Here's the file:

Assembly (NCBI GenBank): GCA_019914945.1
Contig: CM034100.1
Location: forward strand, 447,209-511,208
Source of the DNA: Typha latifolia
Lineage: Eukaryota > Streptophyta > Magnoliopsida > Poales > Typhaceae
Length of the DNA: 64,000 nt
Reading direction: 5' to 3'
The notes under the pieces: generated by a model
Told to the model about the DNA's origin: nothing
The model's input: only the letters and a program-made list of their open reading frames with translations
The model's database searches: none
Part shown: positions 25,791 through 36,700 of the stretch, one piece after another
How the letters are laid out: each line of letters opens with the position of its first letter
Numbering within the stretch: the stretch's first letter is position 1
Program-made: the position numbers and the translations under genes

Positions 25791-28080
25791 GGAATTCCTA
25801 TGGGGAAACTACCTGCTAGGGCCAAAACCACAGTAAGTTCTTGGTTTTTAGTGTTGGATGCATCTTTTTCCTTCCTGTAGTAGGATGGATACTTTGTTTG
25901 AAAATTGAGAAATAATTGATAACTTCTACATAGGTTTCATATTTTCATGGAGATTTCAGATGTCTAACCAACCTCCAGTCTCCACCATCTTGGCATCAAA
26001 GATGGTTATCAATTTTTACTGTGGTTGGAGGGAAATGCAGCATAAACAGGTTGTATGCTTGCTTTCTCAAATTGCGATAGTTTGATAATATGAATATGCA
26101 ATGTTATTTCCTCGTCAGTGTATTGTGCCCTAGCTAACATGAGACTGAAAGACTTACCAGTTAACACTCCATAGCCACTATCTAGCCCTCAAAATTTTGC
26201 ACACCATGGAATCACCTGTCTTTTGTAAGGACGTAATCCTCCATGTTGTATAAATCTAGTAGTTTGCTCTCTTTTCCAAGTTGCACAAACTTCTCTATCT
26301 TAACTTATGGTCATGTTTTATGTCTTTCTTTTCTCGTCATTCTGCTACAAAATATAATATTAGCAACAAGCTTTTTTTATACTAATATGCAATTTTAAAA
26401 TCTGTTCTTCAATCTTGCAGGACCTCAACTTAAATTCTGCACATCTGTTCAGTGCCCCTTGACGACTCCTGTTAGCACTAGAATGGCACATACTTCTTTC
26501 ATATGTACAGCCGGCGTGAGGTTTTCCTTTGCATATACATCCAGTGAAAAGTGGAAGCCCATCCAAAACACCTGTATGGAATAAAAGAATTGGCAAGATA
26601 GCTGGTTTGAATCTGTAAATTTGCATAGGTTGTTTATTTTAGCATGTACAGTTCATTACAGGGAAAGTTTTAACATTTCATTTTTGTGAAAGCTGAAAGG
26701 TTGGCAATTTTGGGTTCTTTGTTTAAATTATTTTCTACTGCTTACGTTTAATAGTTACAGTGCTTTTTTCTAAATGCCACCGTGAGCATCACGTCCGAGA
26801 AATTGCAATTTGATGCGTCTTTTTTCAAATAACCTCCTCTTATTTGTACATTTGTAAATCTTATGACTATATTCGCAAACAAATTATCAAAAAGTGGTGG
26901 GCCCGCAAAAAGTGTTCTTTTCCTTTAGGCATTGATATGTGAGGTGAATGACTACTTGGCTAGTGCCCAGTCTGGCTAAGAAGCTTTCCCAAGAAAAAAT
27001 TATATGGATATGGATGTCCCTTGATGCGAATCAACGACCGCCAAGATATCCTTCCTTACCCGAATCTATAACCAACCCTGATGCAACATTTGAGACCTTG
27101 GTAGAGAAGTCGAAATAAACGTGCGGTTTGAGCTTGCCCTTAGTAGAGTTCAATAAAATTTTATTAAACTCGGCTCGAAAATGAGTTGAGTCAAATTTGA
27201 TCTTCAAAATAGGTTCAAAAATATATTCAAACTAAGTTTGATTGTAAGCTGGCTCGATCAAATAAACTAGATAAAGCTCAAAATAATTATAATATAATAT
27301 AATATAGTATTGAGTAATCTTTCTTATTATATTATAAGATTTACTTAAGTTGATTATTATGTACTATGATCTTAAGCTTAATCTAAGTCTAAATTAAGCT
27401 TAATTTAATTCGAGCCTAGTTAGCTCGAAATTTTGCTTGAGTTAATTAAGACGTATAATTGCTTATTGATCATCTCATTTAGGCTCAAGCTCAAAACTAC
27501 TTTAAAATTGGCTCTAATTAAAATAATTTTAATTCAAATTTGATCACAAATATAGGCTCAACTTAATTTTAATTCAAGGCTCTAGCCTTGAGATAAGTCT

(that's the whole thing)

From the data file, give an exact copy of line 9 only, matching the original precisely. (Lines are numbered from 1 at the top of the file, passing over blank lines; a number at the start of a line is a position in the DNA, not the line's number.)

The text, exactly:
Told to the model about the DNA's origin: nothing